Destination marketing is fiercely competitive. Countries and cities compete daily to capture visitors’ attention in a globalised world where international travel continues to boom.
Simultaneously, city marketers must also drive investment to their destinations, attract the next generation of entrepreneurs and ensure the city remains relevant for the local population.
Balancing these competing demands, city marketers should approach their task as they would a fully-fledged brand, advises former Creative England CMO Dawn Paine.
In January, Paine co-founded The Extraordinary Club, a collective aimed at propelling growth in the creative industries by challenging creative and digital SMEs to be “ballsy and ambitious” in their outlook.
She argues the post-Brexit devolutionary landscape means the conditions are perfect for the creative and digital sectors to flourish in cities across the UK. Marketers should explore the concept of smart, connected cities, in particular imagining how future tech such as robotics and driverless cars will affect their city brands.
“Cities are like magnets in that they can both attract and repel, and there isn’t really an in-between state, which I find very interesting in terms of how one thinks about market disruption,” says Paine.
“The things that can grow a city are the things it is pulling in – new residents, visitors, business investment – so there’s that melting pot of people, ideas and money. The flipside, of course, is those cities that aren’t doing what they need to grow will see population decline, businesses relocate and economies start to shrink.”
Cities are like magnets in that they can both attract and repel, and there isn’t really an in-between state, which is very interesting in terms of market disruption.
Dawn Paine, The Extraordinary Club
She argues it is crucial for any city to attract, grow and incubate entrepreneurs by reimagining themselves as an innovation centre. To achieve this, city marketers must think beyond the posters and slogans to devise strategies that create “powerhouse brands”.
“I would like to see city marketing at the table with all the other huge global brands in the world. There is a huge piece of repositioning work, even in the marketing industry, in terms of actually recognising the economic impact of cities,” explains Paine.
“Therefore, there’s an onus within those cities to be bold and brave in terms of how they market themselves. Cities need to be much more fearless in how they differentiate themselves.”
With Britain’s impending exit from the EU scheduled to take place on 29 March 2019, cities across Europe have ramped up the pressure with campaigns designed to lure entrepreneurs away from the UK.
In March, Transport for London (TfL) banned an outdoor campaign from the Normandy Development Agency that called for entrepreneurs to “vote with their feet” post-Brexit and relocate to Northern France.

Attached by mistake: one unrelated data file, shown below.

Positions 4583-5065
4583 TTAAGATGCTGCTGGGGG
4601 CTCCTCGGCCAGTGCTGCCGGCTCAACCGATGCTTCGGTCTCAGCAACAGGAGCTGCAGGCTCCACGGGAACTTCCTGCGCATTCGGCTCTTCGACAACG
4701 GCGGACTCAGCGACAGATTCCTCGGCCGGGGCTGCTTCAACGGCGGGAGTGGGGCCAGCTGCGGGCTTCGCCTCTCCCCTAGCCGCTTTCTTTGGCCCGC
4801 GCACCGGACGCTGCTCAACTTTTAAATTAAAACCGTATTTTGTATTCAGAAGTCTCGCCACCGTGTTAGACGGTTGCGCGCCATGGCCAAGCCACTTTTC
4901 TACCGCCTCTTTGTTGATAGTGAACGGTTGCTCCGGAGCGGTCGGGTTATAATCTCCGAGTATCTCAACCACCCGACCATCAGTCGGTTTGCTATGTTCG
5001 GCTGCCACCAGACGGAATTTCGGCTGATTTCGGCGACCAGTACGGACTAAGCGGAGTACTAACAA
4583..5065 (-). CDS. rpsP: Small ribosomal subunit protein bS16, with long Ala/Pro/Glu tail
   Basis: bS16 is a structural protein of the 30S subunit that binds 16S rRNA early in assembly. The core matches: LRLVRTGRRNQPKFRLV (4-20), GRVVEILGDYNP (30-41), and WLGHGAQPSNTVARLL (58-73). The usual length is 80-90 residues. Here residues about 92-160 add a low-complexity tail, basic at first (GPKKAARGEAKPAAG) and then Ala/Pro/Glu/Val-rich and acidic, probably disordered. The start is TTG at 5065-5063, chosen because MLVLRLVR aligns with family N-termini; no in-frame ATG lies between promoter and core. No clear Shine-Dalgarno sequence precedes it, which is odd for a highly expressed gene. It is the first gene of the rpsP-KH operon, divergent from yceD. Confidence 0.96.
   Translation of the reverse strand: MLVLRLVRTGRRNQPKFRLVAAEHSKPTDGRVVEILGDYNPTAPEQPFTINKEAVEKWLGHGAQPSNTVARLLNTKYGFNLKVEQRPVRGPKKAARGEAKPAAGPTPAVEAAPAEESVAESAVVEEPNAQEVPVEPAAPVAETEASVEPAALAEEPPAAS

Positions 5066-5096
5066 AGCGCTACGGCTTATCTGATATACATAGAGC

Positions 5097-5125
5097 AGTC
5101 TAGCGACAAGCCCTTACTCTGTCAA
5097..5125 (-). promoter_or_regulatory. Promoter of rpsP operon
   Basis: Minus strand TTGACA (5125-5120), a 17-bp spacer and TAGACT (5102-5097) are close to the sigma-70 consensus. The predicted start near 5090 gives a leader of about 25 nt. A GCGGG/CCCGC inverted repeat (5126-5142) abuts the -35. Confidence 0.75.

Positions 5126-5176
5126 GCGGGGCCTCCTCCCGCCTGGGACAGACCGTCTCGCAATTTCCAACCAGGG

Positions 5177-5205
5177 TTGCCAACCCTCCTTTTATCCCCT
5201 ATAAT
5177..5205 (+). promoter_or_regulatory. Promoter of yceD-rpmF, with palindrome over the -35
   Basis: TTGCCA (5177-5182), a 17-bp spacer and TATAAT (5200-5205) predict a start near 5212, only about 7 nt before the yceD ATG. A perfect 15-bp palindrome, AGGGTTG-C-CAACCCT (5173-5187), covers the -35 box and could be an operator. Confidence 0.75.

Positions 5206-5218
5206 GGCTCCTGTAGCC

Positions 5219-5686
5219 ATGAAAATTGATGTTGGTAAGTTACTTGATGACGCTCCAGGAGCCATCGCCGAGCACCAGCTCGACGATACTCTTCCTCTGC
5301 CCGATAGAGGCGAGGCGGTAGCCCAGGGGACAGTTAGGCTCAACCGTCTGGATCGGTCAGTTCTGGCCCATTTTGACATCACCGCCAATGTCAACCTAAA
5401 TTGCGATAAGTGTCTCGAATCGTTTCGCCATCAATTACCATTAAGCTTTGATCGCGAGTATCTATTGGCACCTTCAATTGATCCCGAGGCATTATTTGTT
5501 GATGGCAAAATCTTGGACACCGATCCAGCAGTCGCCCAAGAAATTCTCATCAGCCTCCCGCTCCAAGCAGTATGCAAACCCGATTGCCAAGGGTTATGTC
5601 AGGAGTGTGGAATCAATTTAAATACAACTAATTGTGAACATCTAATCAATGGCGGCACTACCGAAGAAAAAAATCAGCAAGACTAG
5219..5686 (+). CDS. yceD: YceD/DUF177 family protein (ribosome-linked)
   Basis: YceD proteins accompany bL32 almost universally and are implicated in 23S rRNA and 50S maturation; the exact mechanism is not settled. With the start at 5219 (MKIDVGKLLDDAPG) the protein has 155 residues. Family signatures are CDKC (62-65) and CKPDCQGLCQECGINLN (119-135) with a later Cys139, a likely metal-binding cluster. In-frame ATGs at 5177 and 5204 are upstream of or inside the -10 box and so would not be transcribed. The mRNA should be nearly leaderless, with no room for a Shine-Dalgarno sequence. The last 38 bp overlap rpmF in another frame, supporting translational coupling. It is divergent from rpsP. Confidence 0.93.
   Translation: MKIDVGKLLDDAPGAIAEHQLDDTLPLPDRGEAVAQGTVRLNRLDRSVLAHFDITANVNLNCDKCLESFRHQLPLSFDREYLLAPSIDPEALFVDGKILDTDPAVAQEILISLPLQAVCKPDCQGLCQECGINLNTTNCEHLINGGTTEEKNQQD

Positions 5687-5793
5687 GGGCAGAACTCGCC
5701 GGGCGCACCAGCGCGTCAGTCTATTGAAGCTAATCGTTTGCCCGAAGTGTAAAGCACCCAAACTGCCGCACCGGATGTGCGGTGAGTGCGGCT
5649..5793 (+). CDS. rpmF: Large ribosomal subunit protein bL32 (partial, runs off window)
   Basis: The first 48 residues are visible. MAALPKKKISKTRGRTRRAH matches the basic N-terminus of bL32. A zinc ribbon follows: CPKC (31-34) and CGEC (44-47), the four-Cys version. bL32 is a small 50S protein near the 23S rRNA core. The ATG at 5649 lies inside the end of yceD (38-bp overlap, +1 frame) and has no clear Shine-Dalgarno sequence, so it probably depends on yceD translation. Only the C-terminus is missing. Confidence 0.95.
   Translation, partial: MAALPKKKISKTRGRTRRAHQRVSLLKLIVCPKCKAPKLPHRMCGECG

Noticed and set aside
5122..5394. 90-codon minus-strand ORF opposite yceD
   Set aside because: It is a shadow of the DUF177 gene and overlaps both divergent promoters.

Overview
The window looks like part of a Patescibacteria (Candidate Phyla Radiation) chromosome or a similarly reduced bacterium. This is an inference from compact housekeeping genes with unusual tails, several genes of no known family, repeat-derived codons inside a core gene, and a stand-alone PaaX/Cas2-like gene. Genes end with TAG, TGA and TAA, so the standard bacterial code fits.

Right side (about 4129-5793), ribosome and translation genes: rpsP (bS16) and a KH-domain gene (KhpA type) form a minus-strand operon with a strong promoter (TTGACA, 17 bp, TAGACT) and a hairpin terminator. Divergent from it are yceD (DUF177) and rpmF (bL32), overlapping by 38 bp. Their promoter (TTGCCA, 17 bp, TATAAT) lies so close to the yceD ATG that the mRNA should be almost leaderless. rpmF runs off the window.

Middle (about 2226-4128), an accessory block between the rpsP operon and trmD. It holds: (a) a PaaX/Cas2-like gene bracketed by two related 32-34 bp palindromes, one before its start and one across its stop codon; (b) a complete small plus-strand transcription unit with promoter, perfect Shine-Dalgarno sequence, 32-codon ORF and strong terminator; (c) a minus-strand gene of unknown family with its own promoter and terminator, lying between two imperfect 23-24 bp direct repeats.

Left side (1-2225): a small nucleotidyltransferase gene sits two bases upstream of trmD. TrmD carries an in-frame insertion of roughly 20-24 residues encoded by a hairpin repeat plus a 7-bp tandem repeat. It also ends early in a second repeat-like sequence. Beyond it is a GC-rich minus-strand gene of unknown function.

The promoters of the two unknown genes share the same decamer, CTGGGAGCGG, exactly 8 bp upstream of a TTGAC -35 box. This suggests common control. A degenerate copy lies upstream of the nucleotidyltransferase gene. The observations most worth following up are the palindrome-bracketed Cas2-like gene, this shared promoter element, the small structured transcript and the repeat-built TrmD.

Berlin Partner for Business and Technology has taken a subtler approach. Positioning the city as a place where “ideas spread faster”, the organisation is offering free tours to startups hosted by Berlin ‘insiders’ and has built a talent portal offering information about the city’s different industries, job offers and advice on how to relocate.
While other cities have capitalised on Brexit uncertainty, the Mayor of London’s promotional agency London & Partners has not crumbled under the pressure, explains director of business tourism and major events Tracy Halliwell.
London & Partners kicked into action amid concerns that perceptions of the capital would sour as news of the Brexit vote flooded in on 24 June 2016.
Overnight the team came up with #LondonisOpen. Describing it as a “Eureka moment”, Halliwell explains that London & Partners took the hashtag straight to social media, encouraging its partners to tell their own stories.
The campaign went viral, garnering the support of employers, universities, citizens and celebrities. On the first day alone, #LondonisOpen generated 17,813 tweets, while by the end of the first week the hashtag had reached 87 million people, generated 35,685 tweets and 4,530 online mentions or pieces of coverage. By 24 October 2016, #LondonisOpen had reached 326 million people.
“It was phenomenally successful and it unified the city behind a simple message. It meant that we’re open for business, open for students, for events, for diversity, for inclusion, because it meant so many different things to so many people,” says Halliwell, speaking to Marketing Week at the International Place Branding Event in Liverpool in June.
“People interpreted it the way they wanted, because it was simple. We used social media and it was so cheap, we hardly spent any money on it. It wasn’t some huge campaign and that’s the beauty of it.”
Proving the concept had longevity, London & Partners rolled out #LondonisOpen in response to last year’s terrorist attacks to convey the city’s resilient spirit and then again during the summer festival season to communicate that “London is open” for music and sporting events.
The rise of the city state
It is estimated that by 2050 over two-thirds of the world’s population will live in cities. Paine says this will force cities to reimagine themselves as brands rather than just destinations to be marketed. As a result, cities will rise in importance over nation brands.
This opinion is shared by Mateu Hernández Maluquer, managing director of Barcelona Global, an independent collective of entrepreneurs, companies and startups.
“We share a vision that cities in the 21st century really matter. They matter more than nations. We tell our citizens, civic leaders, universities and entrepreneurs that Barcelona has an opportunity to do something, to be a better city,” explained Hernández Maluquer, speaking on stage at the Liverpool event.
“Our mission is to make Barcelona one of the best cities in the world for talent and economic opportunities. Talent attracts [money] in a much more effective way than [money] attracts talent. If a city like Barcelona is able to attract, retain and create talent, we have a great future.”
Barcelona Global hopes to help the city attract the best global talent by creating a programme to help the partners of people moving to work in Barcelona find jobs, as well as lobbying the Spanish government to relax taxation on freelancers.
Speaking at the same event, Marketing Liverpool director, Chris Brown, explained how his organisation is reinvigorating the Liverpool city brand, which historically has been more powerful internationally than domestically.
“Domestically, Liverpool’s brand was a busted flush and the further south you go in the country the more that negativity was ingrained,” he explained.
“We’ve spent a lot of time – probably too much time – trying to crack that particular issue and we probably got a bit too preoccupied with it. We have raised our bar, raised our maturity levels and we’re in a different place now in terms of what we’re trying to achieve.”
The focus is on building the pride, passion and belief of the citizens, adopting a “Berlin-style model” that sees cities as vibrant and ambitious places that appeal to all kinds of people. Brown explains that Liverpool is now attracting a greater number of major companies and as a result is retaining more young talent.